Simple Jury Persuasion: “The opportunity to leave a cognitive legacy”
As trial consultants we are always alert to the possibility of new persuasion strategies. Often we find new perspectives in disciplines other than our own. Intriguing and powerful conclusions can stem from different sorts of thinking processes, based on different bodies of research.
Recently, we ran across the work of Arthur (Skip) Lupia whose presentations contain a treasure trove of findings applicable to courtroom persuasion. Lupia entreats presenters to make their message urgent and relevant to the specific audience and then “seize the opportunity to leave a cognitive legacy”. One aspect of what he says is that when you are making efforts to communicate, you need to pay attention to both awareness and credibility.
Awareness: There are a finite number of parking spaces in the brain for attention. Lupia says you have about 7 parking spaces (plus or minus two) and if your ideas are complex, you may need 3 or 4 of those parking spaces. There are many competitors for your spaces. For example, lunch plans, a grocery list, that odd buzzing sound coming from the overhead lights in the presentation room, what you plan to do this evening, and so on. Your verbal content needs to beat out the other competition for the listener’s attention [aka limited parking spaces].
Credibility: Having a Ph.D. or a J.D. doesn’t automatically give you credibility. Dressing a certain way doesn’t give you credibility. Having a certain personality doesn’t give you credibility. What gives you credibility in the audience’s perception, according to Lupia, is if you share their values and are seen as understanding them.
In short, Lupia (a mathematician and political scientist) says in order to be credible, you have to demonstrate both expertise in the subject area and shared interests with your audience.
“We can make presentations that please us. We can make presentations that affirm our values as scientists. And we can blame them [i.e., our audience] if it doesn’t work. But another choice we have is to try to persuade people who are different from us, and that requires a different communicative strategy.”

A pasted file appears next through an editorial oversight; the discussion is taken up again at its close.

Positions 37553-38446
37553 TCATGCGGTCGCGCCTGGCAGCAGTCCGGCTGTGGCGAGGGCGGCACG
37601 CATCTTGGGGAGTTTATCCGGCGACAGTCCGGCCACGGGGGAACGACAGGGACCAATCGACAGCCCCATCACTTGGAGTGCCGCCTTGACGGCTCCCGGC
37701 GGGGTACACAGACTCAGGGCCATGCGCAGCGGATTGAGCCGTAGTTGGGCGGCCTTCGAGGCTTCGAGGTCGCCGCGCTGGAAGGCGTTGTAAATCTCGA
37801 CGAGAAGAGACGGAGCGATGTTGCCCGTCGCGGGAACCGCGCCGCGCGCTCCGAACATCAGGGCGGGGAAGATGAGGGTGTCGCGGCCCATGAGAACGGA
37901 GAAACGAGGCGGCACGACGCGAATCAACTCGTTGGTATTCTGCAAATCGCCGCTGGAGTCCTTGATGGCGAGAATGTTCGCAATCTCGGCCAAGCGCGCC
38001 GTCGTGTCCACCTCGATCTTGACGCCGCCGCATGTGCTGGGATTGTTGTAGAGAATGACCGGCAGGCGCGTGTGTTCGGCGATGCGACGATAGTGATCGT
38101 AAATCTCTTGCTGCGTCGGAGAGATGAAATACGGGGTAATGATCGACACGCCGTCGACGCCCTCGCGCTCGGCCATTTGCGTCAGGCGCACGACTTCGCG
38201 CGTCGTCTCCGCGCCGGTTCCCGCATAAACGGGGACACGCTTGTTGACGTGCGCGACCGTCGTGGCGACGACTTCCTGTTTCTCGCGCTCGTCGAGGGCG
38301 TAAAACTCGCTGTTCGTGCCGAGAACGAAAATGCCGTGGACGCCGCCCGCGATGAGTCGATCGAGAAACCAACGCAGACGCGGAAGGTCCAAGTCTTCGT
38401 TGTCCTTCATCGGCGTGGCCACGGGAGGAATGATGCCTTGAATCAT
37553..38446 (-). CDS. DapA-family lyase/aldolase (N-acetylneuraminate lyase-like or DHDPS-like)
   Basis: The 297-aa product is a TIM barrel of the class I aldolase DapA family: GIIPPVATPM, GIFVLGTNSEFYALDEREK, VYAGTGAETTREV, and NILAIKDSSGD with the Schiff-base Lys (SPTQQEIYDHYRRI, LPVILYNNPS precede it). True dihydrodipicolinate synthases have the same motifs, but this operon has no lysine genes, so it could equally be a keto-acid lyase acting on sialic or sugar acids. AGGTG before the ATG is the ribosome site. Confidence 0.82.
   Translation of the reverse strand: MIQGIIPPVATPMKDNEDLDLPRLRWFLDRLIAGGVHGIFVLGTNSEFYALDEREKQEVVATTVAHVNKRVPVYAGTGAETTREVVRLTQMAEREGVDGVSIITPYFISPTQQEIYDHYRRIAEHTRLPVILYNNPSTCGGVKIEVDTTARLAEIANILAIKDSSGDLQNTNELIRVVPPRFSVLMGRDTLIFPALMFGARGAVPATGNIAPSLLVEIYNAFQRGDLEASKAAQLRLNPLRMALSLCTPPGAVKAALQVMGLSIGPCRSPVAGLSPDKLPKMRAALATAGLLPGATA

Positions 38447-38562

If you watch the video at the link above, you will see that Arthur Lupia has come a long ways from his initial efforts to persuade using mathematical equations and formulas. One of his most succinct recommendations for persuasive communication has three parts (and we could have written them ourselves!).
Keep the content of what you are saying close to the listener’s experience. (We see the importance of this directive routinely in high tech litigation.)
Make your content concrete and immediate. (In other words, don’t use jargon or lots of polysyllabic words. Don’t present abstractions. Tell your audience plainly and clearly what your position is and how it relates to the question at hand.)
Make the goal/call to action possible to achieve. (What do you want? Is it fairness? Justice? Compensation? Jail time? Tell the audience what you want and how they can achieve that goal.)
Jurors, in our experience, want very much to do the right thing. What Arthur Lupia’s work and evolving beliefs tell us is that we can communicate effectively to those different from us if we pay attention to speaking their language rather than solely our own.
[The paper below is illustrative of Lupia’s work on integrating the research to identify pathways to persuade those different from us, and how to change our focus of attention and be more successful in our efforts.]
Lupia, Arthur (2012). The Trouble with Voters and Those Who Try to Fix Them. SSRN Electronic Journal